Convenience, points fuel spread of e-money in Japan

Convenience, points fuel spread of e-money in Japan
A customer uses an e-money card at a convenience store in Chiyoda Ward, Tokyo.

JAPAN -Electronic money is being used more and more often since the consumption tax hike in April, as consumers seek to reduce the amount of small coins in their wallets and take advantage of point services.

Companies operating e-money services are competing to widen the range of stores where their cards can be used. Credit card use is also on the rise, indicating a shift in Japanese consumers' longstanding preference for cash payments.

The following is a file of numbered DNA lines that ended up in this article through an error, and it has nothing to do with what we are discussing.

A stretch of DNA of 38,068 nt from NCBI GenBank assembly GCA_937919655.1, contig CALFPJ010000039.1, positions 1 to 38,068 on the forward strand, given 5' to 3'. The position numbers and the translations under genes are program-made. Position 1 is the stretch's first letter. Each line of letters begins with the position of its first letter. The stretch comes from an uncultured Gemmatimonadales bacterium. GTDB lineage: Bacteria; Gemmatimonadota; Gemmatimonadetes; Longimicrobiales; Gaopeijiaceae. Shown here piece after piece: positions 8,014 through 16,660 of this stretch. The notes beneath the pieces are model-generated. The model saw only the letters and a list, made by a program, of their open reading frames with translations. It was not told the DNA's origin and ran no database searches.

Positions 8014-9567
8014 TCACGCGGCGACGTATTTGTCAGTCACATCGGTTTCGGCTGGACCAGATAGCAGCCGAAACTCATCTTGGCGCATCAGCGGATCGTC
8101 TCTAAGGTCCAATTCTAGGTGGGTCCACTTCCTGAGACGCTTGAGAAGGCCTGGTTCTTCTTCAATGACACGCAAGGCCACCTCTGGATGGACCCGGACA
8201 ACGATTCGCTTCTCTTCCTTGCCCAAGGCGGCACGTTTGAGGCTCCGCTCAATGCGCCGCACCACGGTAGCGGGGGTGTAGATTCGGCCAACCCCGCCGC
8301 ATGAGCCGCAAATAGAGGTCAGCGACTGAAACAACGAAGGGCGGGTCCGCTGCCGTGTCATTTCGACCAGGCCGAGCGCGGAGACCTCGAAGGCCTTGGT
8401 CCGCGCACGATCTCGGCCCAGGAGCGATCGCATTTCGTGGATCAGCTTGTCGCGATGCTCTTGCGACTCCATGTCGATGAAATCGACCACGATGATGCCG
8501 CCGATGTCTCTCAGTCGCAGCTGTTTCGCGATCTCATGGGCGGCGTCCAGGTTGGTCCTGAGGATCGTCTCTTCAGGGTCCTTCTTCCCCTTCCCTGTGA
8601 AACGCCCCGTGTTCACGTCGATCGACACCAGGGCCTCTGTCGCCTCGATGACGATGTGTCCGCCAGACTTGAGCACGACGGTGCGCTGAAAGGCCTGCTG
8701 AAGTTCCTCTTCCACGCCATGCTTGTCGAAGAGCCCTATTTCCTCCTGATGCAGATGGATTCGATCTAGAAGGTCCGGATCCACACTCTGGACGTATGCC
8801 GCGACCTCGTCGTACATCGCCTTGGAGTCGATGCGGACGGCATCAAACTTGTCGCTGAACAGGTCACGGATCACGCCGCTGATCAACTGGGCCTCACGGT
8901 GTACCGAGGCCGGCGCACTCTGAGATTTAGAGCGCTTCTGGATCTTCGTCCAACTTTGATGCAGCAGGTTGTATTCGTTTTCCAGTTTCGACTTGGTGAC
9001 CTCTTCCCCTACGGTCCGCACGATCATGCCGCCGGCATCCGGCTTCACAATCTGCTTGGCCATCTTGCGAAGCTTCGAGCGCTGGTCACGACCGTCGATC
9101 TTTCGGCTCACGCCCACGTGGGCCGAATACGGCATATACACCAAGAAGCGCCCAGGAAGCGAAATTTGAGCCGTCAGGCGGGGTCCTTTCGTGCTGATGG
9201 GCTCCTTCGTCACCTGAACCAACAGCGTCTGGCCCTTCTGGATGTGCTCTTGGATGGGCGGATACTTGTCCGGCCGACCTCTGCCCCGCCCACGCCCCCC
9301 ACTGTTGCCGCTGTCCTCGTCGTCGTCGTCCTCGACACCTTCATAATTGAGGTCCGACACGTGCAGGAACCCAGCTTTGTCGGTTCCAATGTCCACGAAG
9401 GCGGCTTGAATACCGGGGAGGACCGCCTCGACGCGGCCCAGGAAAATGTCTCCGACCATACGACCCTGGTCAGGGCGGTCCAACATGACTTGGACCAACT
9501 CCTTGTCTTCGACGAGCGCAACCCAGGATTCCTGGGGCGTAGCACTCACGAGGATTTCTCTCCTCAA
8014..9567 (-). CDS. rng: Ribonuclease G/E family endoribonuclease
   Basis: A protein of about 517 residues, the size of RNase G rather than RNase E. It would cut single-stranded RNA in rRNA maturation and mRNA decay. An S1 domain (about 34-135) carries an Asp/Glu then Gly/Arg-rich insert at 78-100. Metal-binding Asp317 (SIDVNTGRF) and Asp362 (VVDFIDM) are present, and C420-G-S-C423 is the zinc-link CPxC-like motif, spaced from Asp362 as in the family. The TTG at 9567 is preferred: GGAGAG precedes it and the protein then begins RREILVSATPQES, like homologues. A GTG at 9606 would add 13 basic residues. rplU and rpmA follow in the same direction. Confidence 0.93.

Nanaco, an e-money system operated by Seven & i Holdings Co., was used about 347 million times from April to June this year, an enormous 48.9 per cent increase from the same period in 2013.

Nanaco users put money into prepaid cards in advance, and receive one point for every ¥100 they spend at Seven-Eleven and other stores under the holding firm's umbrella. One point is worth ¥1, and the points can be applied to later purchases.

"People appreciate not having to deal with small change," a Seven & i Holding spokesperson said.

The Aeon group saw the number of times its WAON e-money system was used rise 26 per cent in the April-June quarter, and the nine cards issued by public transportation service companies, such as East Japan Railway Co.'s Suica card, saw a total increase of about 16 per cent.

The traffic companies' cards can be used at many different railway companies and other businesses nationwide.

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